Occasionally, the foxes eat from cultivated fruits if they can’t find other food due to habitat loss. If bats are eating from your garden, the best way to protect your fruit is to use wildlife-safe netting: www.wildlifefriendlyfencing.com and they deliver straight to your house too!

This wildlife-friendly netting has hole-spacing no wider than 4-5mm, so the bats don’t get their claws stuck in the gaps, which could lead to starvation or strangulation.

What do they do for the environment?

Bats play a critical role in pollination. When feeding, pollen gets stuck to their fur and as they move around, the pollen brushes off onto other flowers, helping them to grow more flowers. Bats also spread plant seeds throughout forests, helping to regrow damaged environments. They have a remarkably quick digestion rate of 20 minutes, so when pollen and seeds are ingested, they are quickly spread throughout the forest.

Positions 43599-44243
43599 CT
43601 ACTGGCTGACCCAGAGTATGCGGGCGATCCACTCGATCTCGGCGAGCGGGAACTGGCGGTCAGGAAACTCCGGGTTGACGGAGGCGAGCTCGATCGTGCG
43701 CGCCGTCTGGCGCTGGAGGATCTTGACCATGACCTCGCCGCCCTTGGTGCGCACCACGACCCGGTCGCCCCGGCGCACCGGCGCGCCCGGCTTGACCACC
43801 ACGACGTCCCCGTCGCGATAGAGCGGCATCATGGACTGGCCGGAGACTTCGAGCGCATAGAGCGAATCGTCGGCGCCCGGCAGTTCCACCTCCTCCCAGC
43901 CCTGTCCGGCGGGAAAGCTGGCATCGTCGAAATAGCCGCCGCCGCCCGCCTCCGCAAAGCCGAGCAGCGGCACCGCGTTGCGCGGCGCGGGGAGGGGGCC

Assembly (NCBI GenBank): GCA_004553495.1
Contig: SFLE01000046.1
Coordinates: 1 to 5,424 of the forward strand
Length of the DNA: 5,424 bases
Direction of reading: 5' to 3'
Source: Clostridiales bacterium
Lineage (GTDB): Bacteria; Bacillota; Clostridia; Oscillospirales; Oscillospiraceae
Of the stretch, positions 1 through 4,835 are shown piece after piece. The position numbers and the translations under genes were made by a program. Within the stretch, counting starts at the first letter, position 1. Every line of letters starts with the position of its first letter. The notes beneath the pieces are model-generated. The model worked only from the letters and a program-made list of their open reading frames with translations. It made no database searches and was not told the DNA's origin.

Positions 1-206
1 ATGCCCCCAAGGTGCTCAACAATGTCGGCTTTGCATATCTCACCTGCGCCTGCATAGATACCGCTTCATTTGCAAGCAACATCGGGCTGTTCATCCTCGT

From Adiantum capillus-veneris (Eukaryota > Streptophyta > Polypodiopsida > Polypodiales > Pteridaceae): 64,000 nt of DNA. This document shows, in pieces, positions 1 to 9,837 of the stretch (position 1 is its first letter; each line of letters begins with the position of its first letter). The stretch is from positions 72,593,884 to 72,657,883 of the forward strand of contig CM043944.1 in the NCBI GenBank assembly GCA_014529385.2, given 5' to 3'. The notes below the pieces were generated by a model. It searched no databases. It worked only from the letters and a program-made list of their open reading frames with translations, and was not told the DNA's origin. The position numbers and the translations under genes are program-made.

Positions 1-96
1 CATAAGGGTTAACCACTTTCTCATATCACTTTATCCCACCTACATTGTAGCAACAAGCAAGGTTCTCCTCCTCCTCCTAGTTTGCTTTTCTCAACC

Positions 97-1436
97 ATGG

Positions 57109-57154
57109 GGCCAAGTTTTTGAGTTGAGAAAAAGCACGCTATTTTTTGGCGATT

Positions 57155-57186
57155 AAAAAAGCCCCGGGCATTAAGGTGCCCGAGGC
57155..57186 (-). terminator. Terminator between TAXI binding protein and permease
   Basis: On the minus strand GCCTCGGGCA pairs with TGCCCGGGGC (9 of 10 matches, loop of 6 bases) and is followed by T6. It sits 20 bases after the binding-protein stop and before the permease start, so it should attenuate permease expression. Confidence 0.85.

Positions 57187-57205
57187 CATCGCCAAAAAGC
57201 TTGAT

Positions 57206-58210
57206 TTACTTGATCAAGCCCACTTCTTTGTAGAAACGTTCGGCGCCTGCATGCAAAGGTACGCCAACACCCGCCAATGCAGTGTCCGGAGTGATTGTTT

Their role in pollination is even more important as that of birds and insects as they feed on different plants and support different plant species. Bats have the ability to migrate over vast expanses of land, and without them, the forests WILL die as the birds and insects just can’t cover enough area of the huge amounts of vegetation here in Australia.

Bats are also a key food source for animals such as pythons, goannas, birds of prey (like sea eagles) and, in other areas, crocodiles.

What threats do they face?

Sadly, bats face many issues. Grey-headed flying foxes are listed as ‘vulnerable to extinction’ on the IUCN Red List of Endangered Species. They suffer the effects of habitat loss and, as such, are often harassed or shot by farmers when they are forced to resort to eating from orchards and cultivated foods. There are estimations that over 100,000 are illegally shot every year.